defective ribbon in the stenotype machine used by the court reporter to take
down the trial proceedings. Because of that defective ribbon the notes of those
last parts of the trial were not legible. The tape recording of the trial that was
supposed to function as a backup either could not be found or was

The appellants, all of whom except Guzman-Angarita had new appointed

counsel for appeal, moved the district court for a new trial on grounds that they
could not effectively appeal their convictions without a complete transcript.
The district court denied the motions without prejudice to the defendants' right
to proceed under Fed.R.App.P. 10(c).1 The appellants declined to prepare their
own statement of the missing evidence as permitted by Rule 10(c).

B. The First Limited Remand


The appellants timely filed notices of appeal and moved for a limited remand
pursuant to the authority of United States v. Taylor, 607 F.2d 153 (5th
Cir.1979),2 to determine whether the district court's written jury charge could
be included in the transcript in place of the unrecorded oral charge. An
administrative panel of this court granted that motion without a hearing. After a
Taylor hearing, the magistrate judge recommended and the district court found,
based upon the certification of the court reporter, that the instructions delivered
orally to the jury were identical to those contained in the judge's written copy.
This finding of fact was based on the testimony of the trial judge's court
reporter that the judge always read his jury instructions verbatim from his
prepared text.3 The written charge was made a part of the record.C. The Second
Limited Remand


After the first limited remand, the case returned to this court and appellants
raised as one of their grounds for reversal a violation of the Court Reporter Act.
United States v. Preciado-Cordobas, 923 F.2d 159 (11th Cir.1991) (PreciadoCordobas I ). The challenge focused on the absence of the closing arguments in
the trial transcript.


Again, we remanded, this time pursuant to Fed.R.App.P. 10(e),4 directing the

district court to attempt to reconstruct the closing arguments. PreciadoCordobas I, 923 F.2d at 160. We advised the district judge that in attempting to
reconstruct the record, he "may use his notes, the [court] reporter's notes, and,
of course, the testimony of witnesses, including the appellant[s'] trial
attorney[s]." Id. at 160-61. Unfortunately, Judge Eugene Spellman, the trial
judge, died shortly after the opinion in Preciado-Cordobas I was issued, but

before the reconstruction hearing. Consequently, we do not have the judge's

notes or recollections of the trial that might have proven beneficial in recalling
the record.
D. The Reconstruction Hearing

The magistrate judge took testimony and evidence from the prosecutor and the
trial defense attorneys in an effort to reconstitute the record. All four of the
appellants' trial lawyers participated in the hearing and testified about what they
remembered from the trial and possible bases for appeal.


The government produced a partial transcript of the closing arguments.

Sometime in early 1991, notes were found that the court reporter, Mario
Cantillo, had typed during the trial. The government subpoenaed Cantillo to try
to recall the closing arguments from his notes. Cantillo's transcription was
admitted into evidence at the hearing. The transcript contains a portion of the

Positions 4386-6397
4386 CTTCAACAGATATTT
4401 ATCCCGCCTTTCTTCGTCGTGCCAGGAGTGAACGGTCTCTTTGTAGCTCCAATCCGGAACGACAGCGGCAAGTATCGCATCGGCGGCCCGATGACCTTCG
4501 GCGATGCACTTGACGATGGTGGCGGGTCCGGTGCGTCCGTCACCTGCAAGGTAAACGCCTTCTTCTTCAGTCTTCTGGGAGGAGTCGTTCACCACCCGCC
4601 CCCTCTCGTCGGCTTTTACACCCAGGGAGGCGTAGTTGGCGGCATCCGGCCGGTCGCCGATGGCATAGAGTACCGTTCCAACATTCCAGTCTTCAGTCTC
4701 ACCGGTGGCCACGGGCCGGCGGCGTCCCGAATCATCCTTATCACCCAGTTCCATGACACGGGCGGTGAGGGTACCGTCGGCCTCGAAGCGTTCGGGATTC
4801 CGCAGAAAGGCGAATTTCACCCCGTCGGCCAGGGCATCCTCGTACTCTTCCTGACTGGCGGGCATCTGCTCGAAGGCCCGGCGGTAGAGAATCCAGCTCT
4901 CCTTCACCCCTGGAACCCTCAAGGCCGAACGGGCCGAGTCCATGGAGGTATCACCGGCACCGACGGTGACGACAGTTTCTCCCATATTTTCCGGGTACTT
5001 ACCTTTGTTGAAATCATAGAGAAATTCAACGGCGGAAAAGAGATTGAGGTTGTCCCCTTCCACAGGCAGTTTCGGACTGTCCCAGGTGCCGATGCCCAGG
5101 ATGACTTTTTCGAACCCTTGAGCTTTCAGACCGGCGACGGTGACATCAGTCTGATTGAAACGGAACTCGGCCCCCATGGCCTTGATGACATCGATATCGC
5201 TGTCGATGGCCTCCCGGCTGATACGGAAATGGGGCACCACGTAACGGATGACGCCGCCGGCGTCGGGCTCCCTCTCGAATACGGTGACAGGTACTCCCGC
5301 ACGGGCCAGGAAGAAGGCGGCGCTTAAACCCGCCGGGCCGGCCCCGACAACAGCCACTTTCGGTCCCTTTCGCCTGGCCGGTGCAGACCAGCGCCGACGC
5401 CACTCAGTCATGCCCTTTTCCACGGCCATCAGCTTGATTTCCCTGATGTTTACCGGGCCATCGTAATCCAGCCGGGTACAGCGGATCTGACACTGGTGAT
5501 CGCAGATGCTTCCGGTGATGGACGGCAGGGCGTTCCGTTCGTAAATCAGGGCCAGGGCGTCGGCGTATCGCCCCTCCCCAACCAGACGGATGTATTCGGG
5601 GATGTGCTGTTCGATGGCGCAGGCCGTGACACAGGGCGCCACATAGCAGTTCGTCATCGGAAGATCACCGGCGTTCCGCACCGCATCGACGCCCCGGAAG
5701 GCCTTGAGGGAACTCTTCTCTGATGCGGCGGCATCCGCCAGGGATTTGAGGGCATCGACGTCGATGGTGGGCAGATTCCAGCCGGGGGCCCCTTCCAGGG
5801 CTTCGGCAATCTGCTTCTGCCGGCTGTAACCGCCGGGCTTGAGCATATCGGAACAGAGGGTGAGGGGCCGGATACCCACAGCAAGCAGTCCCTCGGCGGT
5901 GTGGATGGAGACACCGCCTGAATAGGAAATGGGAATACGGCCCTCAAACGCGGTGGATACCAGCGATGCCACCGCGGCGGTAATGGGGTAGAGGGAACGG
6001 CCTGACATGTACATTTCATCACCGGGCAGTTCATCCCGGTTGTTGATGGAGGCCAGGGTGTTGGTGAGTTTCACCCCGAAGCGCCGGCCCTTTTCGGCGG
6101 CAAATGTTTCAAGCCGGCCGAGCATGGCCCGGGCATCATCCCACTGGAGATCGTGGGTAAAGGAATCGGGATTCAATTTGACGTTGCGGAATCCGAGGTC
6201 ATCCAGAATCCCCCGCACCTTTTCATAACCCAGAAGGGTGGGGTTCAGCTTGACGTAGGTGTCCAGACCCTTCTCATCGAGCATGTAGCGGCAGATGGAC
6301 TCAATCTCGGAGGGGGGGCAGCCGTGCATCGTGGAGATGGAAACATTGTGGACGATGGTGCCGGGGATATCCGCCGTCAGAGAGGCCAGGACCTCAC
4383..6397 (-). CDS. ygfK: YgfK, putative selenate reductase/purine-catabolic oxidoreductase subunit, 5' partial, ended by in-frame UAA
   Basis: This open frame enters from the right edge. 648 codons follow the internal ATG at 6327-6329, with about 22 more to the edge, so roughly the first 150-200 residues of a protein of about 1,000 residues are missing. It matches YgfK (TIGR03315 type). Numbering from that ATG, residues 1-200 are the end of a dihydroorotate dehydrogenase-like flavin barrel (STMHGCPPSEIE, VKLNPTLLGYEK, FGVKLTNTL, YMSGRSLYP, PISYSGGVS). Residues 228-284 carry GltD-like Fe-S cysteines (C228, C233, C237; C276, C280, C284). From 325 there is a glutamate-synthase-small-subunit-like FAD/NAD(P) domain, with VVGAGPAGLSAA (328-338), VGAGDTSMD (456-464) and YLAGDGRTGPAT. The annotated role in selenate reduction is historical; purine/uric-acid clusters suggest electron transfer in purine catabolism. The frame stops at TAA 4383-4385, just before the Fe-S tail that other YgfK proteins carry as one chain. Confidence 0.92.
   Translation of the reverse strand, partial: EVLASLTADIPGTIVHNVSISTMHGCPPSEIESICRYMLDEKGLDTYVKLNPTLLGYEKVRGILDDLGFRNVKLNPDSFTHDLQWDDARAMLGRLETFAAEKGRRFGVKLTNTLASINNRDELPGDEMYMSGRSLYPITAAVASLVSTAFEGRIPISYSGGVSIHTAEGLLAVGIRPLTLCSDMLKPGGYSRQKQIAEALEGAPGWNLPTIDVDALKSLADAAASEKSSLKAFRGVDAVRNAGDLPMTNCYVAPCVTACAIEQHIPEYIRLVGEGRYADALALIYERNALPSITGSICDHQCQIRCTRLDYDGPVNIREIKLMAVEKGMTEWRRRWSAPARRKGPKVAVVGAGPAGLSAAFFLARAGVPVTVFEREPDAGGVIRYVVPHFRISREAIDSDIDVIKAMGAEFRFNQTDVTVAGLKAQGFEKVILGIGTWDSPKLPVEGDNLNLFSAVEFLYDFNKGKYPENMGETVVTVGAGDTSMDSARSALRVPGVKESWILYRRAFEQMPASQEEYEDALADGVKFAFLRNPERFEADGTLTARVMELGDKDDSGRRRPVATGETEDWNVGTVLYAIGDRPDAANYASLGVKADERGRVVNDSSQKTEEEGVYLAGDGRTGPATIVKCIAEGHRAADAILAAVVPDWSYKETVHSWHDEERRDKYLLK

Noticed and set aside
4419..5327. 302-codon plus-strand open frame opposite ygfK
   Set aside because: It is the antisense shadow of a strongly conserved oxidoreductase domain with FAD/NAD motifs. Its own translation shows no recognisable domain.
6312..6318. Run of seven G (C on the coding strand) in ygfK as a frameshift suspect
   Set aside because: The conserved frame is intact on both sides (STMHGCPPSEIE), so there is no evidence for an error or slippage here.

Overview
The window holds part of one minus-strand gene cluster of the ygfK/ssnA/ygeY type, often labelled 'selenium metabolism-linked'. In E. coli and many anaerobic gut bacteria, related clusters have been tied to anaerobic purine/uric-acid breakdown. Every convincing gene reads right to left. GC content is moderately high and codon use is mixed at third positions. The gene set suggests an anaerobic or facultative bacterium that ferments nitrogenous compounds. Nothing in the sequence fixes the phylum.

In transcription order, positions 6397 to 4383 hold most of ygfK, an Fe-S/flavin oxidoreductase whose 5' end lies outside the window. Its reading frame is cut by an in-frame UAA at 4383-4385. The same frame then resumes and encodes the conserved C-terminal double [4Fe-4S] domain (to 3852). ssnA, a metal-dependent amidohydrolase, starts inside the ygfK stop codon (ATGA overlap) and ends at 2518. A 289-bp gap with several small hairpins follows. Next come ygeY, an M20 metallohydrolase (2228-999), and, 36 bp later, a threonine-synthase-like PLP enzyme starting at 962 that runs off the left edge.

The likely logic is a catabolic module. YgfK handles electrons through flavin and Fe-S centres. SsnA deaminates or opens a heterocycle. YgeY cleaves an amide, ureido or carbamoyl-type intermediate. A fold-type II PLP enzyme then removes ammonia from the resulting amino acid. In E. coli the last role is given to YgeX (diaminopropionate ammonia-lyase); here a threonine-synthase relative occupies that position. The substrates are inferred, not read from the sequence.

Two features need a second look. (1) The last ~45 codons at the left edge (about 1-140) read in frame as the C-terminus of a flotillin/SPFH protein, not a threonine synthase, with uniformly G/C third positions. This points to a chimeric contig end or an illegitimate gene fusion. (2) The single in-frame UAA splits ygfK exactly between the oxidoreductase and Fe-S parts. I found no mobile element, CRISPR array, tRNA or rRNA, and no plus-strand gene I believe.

prosecutor's initial closing argument, some from that of Jose Batista, counsel
for Ariza-Sierra, and a portion by Mario Cano, the attorney for Escobar. A
certificate by Cantillo at the end of the transcript recounts in part:


I state that what is dictated on this cassette which may or may not be
transcribed was dictated from notes, the majority of which were not legible
because apparently there was a defective ribbon on my machine which was
printing legibly for only some of [the prosecutor's] closing argument, some of
Mr. Batista's closing, but none of the rest of counsel including [the prosecutor's]
final rebuttal argument, all of which became completely illegible due to that
defective ribbon....


It was only when I was asked to transcribe those portions did I realize the extent
of the unreadable notes I had.


Obviously there was a tape recording of the proceedings which was used to
make a transcript of what was transcribed [previously]. As far as the tape
recording for the specific arguments that were requested to be transcribed I was
told by [the reporter who prepared the trial transcript] either that the tape could
not be found or that what was thought to be the tape recording was also


In any event I certify that the dictated portion that is at the beginning of the
tape was dictated to the best of my ability, the balance of which cannot be


(Exhibit 3, pp. 16-17).


During the hearing, all the parties agreed that this partial transcript could not,
by itself, constitute a reproduction of the closing arguments. The government
sought to remedy that insufficiency by introducing the prosecutor's trial notes,
the testimony of the defendants' trial lawyers and the written trial notes of those
defense attorneys who could find them. The government also introduced the
prosecutor's written effort to reconstruct his own closing argument and to
summarize the arguments of defense counsel. In addition, the government
provided the notes the prosecutor, Assistant United States Attorney Phillip
DiRosa, prepared before trial for use during his own closing argument. DiRosa
acknowledged that he regularly departed from his prepared notes during a
closing argument. Also, DiRosa stated that he did not recall a sidebar
conference or an objection by any of the defendants' counsel during his closing
argument. He added that there may have in fact been an objection and sidebar